Three years ago, Freeland Spirits put down roots in the Northwest Industrial District of Portland, OR. The Pacific Northwest brand set about the task of creating a gin with an uncommon source of inspiration. Of course, the last decade or so in craft distilling has seen no shortage of creative and “rule-breaking” gin recipes. But Freeland’s founding team of CEO Jill Kuehler and Master Distiller Molly Troupe approached things from a different angle: can a gin capture a memory?
The memory in question was seeded in Kuehler’s childhood. She absorbed a myriad of aromas, colors and textures that sprung from the garden of her Grandma Freeland—MeeMaw, for short. Over a wide ranging set of trials, that memory found a new stage in Freeland Spirits Gin.
The Early Days
Before the pair met, the inspiration for Freeland Spirits gained momentum in conversations with another of Kuehler’s friends and current collaborators, Cory Carman of Carman Ranch in Wallowa, OR. “Whenever Cory would come to town, we would always drink whiskey together,” Kuehler recalls. Over these shared drinks, they discussed Kuehler’s goal of building a woman-led distillery featuring locally grown grains and botanicals. Carman had been eager to add quality grain production to the ranch, and told Kuehler, “ I’ll grow it, if you make it.” In that moment, the path was laid for Freeland Spirits to move forward.
While vetting potential spaces and working through different bottle designs, Kuehler was also seeking the right distiller to partner with. She had heard that a recent Heriot-Watt University Distilling program graduate named Molly Troupe was right down the highway in Hood River, OR. After a series of conversations, it turned out to be an unlikely detail that brought Troupe across the fence. “I had talked to a lot of people (about starting distilleries), and hadn’t ended up doing that for a number of reasons, but Jill had proven to be very determined, and actually with her bottle design, I was like, ‘oh yeah, she knows what she is doing!’”
Bottling a Memory
With the vision for a gin in place, Troupe set out to create the recipe using techniques that would communicate Kuehler’s childhood family garden. Drawing on her strong chemistry training, Troupe approached building the recipe with a meticulous attention to detail. She distilled each of the chosen botanicals individually. Centering the recipe around juniper, she also included pink peppercorn, coriander and star anise as well as fresh citrus elements. Looking back, they both remember—with some humor—experimenting over multiple bench trials. They went “pipette by pipette, mixing each and every ingredient together”. They both agreed that the spirit was not quite where it should be even after months of blending.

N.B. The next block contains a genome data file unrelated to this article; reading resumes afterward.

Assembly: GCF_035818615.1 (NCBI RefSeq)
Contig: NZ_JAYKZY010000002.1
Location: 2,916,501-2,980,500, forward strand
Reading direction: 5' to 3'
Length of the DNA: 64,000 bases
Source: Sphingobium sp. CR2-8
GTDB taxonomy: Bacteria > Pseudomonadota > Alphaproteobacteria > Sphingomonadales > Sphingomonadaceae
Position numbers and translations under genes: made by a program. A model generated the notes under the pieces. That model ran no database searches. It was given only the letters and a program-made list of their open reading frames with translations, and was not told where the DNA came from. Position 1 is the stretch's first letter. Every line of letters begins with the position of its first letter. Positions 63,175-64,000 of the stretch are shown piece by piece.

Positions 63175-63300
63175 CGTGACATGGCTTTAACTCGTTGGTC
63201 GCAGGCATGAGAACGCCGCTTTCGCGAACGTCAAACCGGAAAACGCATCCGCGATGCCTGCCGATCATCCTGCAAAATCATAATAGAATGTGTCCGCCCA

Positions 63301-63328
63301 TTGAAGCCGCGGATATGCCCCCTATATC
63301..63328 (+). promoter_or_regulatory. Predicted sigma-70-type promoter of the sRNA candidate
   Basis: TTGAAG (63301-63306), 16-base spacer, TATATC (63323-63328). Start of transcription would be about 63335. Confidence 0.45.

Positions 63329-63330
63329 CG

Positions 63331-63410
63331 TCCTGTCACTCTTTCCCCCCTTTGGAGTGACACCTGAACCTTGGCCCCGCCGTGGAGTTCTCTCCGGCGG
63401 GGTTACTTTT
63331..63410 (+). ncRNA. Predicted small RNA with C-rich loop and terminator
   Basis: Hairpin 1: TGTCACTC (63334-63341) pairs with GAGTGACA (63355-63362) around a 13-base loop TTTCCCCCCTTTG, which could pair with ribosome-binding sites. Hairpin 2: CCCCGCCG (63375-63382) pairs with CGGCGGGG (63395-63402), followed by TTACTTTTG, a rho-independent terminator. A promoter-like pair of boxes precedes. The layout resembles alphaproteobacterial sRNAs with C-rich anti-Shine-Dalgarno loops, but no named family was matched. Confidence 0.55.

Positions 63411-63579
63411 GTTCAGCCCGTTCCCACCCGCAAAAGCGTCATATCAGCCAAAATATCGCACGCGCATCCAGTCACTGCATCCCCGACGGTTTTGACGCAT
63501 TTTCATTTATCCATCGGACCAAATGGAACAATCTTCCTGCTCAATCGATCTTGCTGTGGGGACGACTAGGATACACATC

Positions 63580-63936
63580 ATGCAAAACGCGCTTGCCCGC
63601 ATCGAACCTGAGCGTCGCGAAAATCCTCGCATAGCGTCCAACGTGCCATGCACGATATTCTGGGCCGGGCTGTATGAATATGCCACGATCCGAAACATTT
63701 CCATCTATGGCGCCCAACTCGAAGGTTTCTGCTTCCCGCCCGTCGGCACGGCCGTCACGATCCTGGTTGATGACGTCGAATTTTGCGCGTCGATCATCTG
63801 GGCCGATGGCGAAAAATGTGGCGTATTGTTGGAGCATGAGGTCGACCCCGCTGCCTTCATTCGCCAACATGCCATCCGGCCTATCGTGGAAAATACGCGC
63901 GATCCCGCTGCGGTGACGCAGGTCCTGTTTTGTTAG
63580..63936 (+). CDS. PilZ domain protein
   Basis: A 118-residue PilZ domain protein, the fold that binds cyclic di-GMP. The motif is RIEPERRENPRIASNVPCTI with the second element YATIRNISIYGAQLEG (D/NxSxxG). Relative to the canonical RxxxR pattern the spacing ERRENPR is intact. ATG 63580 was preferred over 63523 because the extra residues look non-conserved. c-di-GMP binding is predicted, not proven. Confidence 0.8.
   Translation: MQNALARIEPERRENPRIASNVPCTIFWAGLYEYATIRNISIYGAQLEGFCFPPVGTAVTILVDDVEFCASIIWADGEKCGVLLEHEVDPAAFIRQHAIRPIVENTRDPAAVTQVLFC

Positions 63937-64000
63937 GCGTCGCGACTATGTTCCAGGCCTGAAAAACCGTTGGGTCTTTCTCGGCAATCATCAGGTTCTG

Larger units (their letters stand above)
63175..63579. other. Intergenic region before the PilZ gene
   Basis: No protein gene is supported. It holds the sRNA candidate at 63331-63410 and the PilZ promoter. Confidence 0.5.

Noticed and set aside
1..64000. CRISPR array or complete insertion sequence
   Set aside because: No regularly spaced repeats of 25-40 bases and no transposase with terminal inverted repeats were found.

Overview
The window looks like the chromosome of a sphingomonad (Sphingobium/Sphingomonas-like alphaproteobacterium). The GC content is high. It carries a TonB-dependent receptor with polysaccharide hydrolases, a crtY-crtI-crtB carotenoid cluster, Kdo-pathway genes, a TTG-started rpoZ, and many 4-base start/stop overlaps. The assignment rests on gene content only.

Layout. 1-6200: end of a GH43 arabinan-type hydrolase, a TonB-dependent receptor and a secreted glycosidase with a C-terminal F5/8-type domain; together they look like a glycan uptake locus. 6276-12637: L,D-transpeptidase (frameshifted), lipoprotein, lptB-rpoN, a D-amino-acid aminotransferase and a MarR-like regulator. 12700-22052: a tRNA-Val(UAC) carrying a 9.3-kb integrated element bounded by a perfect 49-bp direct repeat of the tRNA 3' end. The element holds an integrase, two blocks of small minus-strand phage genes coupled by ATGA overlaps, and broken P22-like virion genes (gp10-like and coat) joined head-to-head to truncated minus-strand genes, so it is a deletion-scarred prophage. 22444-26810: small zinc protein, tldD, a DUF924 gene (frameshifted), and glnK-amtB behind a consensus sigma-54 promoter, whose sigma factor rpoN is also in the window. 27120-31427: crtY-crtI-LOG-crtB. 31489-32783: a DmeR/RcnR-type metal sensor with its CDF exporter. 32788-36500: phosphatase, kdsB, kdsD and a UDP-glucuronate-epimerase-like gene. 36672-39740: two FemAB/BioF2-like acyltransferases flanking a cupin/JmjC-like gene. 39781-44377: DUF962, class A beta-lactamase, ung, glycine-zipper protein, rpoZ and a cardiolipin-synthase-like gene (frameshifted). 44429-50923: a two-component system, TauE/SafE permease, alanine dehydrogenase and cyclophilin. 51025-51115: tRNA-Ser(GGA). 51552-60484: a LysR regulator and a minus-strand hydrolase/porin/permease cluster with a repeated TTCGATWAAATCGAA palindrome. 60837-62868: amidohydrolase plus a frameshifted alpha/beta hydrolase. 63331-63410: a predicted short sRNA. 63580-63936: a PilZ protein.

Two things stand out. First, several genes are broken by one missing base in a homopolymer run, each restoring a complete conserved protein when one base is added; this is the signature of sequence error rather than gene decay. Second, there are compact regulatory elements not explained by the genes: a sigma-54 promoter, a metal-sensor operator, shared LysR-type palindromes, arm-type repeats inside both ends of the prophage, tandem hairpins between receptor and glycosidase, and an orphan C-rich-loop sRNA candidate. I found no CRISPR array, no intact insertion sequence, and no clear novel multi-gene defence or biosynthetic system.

During a hike in Portland’s Forest Park, Troupe was reminded of a certain tool from her chemistry studies. She asked Kuehler if she had ever heard of a RotoVap (a tabletop machine that essentially allows for cool distillation). “It really was the key piece to making the garden freshness of MeeMaw’s garden come to life,” Troupe affirms. “I put the five botanicals I wanted from the recipe in there, [made the final blend], and it was like ‘walk away, don’t tinker!’”
This fortuitous moment seemed to materialize in a flash, but really rested upon years of persistence, creativity and expertise. These qualities quickly placed Freeland at the top of its field and on a great foundation for the future.
Next Steps for Freeland Spirits
Freeland Spirits Gin is swiftly winning hearts and minds on back bars all over Portland. And it’s steadily making inroads in other markets as well. And while they keep a keen focus filling that pipeline, the pair have pushed full steam ahead with their whiskeys. Their current offering is a delicious, sourced bourbon that is finished in previously held Elk Cove Oregon Pinot Noir casks. It’s a dynamic and lively bourbon showing delicate spice, toasted nut and vanilla characteristics that elevate from the French oak.
Still in barrel, but showing very well is the estate-grown rye whiskey sourced from Carman Ranch. The release of this much anticipated rye may be years away, but Troupe expressed confidence in its timing. “It can be hard to know when to just stop. It can be hard to know when you have something, and to just leave it be,” she said. “We are really good at feeding off of each other and knowing when things are ready.”
In just three short years, Kuehler and Troupe know when their next project is truly on target. So whether it’s next month or next year, fans of Freeland Spirits have come to trust that each bottle is always worth the wait.
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